Creating equirectangular projection for multipass rendering, eg: Unity3D

Written by Paul Bourke
February 2019

In the following: Creating fisheye views with the Unity3D engine a multipass rendering technique was introduced to create a fisheye projection. It involved rendering 4 faces of a cubemap and applying those to four specially designed meshes such that the result is a fisheye.

The following illustrates the same technique but to create an equirectangular projection instead of fisheye. Obviously, unlike the fisheye case, one needs to render all the 6 faces of the cubemaps. The process is similar to cube2sphere described here: Converting to and from 6 cubic environment maps and a spherical projection except the approach here is suited to realtime applications.

Creating the 2D mesh that will have the 6 cubemaps applied as textures involves creating a cube with each face tessellated into a regular grid. Here the grid resolution in the examples is 64x64 square cells per face. The (u,v) coordinates of each vertex of this mesh relate to the cubemap textures, so a simple linear samplings on each axis. The (x,y,z) coordinates of each vertex of the 6 meshes are mapped to longitude and latitude, the longitude ranging from -2π to 2π and the latitude ranging from -π to π, the expected 2:1 aspect ratio. This is now a 2D mesh, to be precise 6 meshes, one for each face of the cube. The untextured mesh is shown below, the cube nature is clearly evident.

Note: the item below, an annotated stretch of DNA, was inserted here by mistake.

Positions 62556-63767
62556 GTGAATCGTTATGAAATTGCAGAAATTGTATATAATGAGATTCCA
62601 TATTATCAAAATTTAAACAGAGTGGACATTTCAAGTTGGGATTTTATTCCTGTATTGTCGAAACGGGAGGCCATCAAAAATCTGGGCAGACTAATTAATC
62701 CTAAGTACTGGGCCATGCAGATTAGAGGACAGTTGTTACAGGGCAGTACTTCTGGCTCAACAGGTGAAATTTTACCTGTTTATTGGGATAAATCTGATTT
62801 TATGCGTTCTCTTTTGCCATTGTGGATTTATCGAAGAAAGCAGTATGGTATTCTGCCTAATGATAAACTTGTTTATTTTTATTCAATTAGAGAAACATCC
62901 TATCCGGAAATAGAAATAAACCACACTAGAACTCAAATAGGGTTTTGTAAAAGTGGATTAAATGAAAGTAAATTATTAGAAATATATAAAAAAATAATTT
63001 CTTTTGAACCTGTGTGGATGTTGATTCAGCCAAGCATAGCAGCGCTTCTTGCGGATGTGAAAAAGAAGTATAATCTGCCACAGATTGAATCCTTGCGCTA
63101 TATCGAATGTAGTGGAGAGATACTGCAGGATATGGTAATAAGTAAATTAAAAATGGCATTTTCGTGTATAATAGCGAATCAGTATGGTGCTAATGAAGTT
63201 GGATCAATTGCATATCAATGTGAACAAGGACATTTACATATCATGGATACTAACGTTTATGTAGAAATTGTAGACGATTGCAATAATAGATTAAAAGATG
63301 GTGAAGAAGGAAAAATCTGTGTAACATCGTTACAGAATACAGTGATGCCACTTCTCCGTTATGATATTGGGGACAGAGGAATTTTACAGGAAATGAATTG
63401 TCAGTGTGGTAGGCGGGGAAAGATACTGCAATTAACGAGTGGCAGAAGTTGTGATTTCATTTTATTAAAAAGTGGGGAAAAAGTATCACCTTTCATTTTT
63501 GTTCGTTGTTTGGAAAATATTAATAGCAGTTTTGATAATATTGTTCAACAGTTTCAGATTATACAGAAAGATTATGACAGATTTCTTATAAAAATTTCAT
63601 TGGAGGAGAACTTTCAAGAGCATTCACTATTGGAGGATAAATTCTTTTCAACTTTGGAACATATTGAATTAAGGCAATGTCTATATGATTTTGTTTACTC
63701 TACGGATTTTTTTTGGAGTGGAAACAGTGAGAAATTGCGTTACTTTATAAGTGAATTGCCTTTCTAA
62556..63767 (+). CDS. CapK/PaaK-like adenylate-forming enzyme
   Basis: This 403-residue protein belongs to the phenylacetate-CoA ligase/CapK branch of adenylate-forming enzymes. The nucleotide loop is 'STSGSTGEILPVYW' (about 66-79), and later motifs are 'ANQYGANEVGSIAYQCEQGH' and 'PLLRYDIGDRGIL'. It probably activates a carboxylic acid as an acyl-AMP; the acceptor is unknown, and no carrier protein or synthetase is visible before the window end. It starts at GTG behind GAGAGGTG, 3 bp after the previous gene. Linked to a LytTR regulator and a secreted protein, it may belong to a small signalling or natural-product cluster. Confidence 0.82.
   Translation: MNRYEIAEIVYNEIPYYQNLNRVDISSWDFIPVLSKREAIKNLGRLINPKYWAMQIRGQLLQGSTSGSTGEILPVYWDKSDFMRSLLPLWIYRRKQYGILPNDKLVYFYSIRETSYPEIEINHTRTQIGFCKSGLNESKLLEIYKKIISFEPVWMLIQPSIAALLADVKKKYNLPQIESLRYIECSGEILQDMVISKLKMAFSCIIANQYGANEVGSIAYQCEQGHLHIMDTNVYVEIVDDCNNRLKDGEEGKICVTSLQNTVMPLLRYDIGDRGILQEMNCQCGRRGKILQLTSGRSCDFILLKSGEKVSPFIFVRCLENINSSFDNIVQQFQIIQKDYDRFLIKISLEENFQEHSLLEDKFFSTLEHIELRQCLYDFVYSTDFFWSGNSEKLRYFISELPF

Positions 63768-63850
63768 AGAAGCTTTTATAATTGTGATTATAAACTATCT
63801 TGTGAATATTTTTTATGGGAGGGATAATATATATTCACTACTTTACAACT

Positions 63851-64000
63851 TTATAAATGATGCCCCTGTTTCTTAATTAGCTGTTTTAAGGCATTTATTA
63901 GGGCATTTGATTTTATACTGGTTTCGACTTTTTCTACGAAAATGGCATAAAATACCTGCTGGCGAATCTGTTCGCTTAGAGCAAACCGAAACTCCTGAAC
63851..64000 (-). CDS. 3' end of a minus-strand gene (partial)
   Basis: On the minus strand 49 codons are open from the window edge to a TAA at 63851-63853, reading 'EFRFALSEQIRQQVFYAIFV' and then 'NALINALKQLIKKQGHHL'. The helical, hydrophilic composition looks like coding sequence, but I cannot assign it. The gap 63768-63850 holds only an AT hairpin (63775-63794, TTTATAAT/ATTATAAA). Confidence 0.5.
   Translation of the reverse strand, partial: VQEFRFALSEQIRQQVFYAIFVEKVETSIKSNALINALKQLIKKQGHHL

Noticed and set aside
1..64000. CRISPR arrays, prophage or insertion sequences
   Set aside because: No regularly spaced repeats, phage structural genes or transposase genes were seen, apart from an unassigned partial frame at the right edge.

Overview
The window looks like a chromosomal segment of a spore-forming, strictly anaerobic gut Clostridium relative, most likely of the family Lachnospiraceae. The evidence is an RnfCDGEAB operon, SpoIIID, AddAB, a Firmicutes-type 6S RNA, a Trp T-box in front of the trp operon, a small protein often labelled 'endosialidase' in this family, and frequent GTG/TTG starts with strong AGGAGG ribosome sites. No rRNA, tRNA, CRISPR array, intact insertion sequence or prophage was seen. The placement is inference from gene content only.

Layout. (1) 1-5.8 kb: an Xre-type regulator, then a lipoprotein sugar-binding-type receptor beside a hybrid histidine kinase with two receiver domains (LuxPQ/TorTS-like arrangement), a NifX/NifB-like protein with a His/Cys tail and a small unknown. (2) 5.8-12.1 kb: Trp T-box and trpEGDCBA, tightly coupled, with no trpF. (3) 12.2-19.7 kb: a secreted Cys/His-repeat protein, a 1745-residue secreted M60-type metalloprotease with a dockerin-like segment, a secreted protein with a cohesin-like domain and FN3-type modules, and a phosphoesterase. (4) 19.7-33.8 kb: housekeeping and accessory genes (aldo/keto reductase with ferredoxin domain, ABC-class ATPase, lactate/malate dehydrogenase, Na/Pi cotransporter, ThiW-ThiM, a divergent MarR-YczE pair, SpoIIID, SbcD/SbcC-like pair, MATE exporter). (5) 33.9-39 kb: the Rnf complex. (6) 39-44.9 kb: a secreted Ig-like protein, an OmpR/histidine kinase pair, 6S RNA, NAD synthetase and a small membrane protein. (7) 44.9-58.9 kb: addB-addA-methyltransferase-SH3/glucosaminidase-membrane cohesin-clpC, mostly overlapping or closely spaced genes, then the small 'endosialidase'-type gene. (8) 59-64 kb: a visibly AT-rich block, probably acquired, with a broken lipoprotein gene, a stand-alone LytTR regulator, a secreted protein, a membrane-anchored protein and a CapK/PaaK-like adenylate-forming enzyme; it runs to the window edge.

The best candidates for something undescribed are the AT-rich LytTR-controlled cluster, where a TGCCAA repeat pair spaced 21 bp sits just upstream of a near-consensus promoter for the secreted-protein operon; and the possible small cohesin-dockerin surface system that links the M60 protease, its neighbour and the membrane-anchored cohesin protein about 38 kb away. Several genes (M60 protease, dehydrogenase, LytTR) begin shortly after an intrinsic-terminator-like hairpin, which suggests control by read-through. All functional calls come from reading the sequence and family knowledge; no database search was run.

The main trick is the wrapping of the mesh triangles between the left and right edge of the equirectangular mesh. These are the triangles down the middle of the "back" face. Zooming in (click on image) on the image above illustrates the edges that have been bisected by the wrap-around edge. A trickier aspect is the center grid cell on the top and bottom face, these two cells get spread across the whole of the top edge (North pole) and bottom edge (South pole).

Testing is more readily performed by starting with an equirectangular image, dicing into cube maps, applying each to the mesh above and checking one gets the same result. The input equirectangular is the shearing shed as below.

The cube map textures are shown below.

The following shows the textures applied to each mesh.

As expected there are issues at the two poles. This occurs for various reasons but one include the type of interpolation realtime engines perform. In this case the texture fragment on the top and bottom edge needs to be interpolated across the entire width of the image. The issue is also apparent in the triangles approaching the poles. There are a variety of ways of reducing these issues, they generally involve creating a higher density mesh or applying a different tessellation.